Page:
(** * Induction: Proof by Induction *)
(** The next line imports all of our definitions from the
previous chapter. *)
Require Export Basics.
(** For it to work, you need to use [coqc] to compile [Basics.v]
into [Basics.vo]. This is like making a .class file from a .java
file, or a .o file from a .c file.
Here are two ways to compile your code:
- In CoqIDE:
Open [Basics.v].
In the "Compile" menu, click on "Compile Buffer".
- From the command line:
Run [coqc Basics.v]
*)
(* ###################################################################### *)
(** * Proof by Induction *)
(** We proved in the last chapter that [0] is a neutral element
for [+] on the left using an easy argument based on
simplification. The fact that it is also a neutral element on the
_right_... *)
Theorem plus_n_O_firsttry : forall n:nat,
n = n + 0.
(** ... cannot be proved in the same simple way. Just applying
[reflexivity] doesn't work, since the [n] in [n + 0] is an arbitrary
unknown number, so the [match] in the definition of [+] can't be
simplified. *)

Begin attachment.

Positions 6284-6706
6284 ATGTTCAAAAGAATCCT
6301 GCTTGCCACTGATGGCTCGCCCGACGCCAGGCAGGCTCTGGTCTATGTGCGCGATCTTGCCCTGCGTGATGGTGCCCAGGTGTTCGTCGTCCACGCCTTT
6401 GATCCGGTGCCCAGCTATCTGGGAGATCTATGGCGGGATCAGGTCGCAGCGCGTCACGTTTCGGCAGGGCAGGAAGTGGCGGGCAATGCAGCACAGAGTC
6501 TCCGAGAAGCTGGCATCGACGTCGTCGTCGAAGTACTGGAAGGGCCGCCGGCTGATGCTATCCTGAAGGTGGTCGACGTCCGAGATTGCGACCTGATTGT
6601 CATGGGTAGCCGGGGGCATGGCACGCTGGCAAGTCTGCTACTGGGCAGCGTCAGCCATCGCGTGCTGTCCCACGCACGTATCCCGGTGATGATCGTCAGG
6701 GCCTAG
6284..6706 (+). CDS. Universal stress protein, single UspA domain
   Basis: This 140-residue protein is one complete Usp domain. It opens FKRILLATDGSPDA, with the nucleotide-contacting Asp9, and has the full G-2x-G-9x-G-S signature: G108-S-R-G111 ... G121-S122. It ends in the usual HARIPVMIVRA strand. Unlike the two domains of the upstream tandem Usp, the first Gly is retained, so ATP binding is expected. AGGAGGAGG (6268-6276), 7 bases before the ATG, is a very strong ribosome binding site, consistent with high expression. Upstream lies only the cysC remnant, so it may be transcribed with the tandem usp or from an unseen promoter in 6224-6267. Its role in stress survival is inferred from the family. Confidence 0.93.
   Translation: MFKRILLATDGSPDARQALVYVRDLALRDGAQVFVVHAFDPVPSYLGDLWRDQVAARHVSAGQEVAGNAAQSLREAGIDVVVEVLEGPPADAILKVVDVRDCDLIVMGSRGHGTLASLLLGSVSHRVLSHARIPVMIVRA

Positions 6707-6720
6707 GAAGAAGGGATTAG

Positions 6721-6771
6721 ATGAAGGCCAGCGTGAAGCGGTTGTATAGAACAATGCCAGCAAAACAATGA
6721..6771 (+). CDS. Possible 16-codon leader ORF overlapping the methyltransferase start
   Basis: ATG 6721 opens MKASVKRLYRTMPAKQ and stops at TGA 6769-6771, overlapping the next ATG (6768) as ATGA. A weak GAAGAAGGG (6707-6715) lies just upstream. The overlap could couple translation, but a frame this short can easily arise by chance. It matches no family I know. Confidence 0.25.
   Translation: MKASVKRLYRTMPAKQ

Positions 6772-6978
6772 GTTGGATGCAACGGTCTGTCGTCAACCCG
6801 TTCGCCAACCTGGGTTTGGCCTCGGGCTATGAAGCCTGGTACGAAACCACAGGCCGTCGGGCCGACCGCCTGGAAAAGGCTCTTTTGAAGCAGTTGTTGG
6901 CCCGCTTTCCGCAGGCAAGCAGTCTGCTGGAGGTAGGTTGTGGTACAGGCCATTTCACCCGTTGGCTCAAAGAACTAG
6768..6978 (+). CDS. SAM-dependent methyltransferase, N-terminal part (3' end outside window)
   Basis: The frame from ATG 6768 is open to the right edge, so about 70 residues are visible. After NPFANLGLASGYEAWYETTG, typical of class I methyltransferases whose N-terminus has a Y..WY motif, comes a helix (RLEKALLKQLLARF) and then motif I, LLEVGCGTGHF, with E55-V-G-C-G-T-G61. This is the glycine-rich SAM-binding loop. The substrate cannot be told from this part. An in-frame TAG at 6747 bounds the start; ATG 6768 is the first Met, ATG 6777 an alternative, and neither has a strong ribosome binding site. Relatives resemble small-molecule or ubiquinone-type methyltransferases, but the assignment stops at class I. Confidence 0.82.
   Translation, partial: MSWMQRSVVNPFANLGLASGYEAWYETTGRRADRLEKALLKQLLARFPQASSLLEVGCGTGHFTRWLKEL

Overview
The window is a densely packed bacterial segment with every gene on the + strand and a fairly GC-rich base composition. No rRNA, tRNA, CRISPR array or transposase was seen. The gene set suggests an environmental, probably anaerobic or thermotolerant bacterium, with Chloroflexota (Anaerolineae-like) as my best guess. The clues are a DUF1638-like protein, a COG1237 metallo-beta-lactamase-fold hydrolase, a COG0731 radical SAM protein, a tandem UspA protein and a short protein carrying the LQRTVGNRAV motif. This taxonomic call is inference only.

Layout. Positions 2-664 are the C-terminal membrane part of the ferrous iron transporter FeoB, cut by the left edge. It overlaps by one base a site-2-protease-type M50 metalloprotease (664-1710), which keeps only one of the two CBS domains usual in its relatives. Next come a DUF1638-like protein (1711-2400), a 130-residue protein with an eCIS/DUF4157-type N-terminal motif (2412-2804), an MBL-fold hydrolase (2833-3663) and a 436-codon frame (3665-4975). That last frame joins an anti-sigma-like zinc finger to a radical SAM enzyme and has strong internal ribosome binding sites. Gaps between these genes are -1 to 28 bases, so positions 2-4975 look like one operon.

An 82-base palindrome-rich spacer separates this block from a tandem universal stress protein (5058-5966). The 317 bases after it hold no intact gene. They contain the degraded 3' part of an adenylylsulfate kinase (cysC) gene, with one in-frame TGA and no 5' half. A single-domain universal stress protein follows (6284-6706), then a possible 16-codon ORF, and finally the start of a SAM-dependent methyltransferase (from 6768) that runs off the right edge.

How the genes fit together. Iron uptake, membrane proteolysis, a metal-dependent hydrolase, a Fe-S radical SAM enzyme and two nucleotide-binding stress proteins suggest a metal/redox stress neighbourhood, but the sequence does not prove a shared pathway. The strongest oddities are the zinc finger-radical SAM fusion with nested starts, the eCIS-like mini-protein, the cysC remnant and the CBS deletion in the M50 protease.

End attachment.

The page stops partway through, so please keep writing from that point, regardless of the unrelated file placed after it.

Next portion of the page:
Proof.
intros n.
simpl. (* Does nothing! *)
Abort.
(** And reasoning by cases using [destruct n] doesn't get us much
further: the branch of the case analysis where we assume [n = 0]
goes through fine, but in the branch where [n = S n'] for some [n'] we
get stuck in exactly the same way. We could use [destruct n'] to
get one step further, but, since [n] can be arbitrarily large, if we
try to keep on like this we'll never be done. *)
Theorem plus_n_O_secondtry : forall n:nat,
n = n + 0.
Proof.
intros n. destruct n as [| n'].
- (* n = 0 *)
reflexivity. (* so far so good... *)
- (* n = S n' *)
simpl. (* ...but here we are stuck again *)
Abort.
(** To prove interesting facts about numbers, lists, and other
inductively defined sets, we usually need a more powerful
reasoning principle: _induction_.
Recall (from high school, a discrete math course, etc.) the
principle of induction over natural numbers: If [P(n)] is some
proposition involving a natural number [n] and we want to show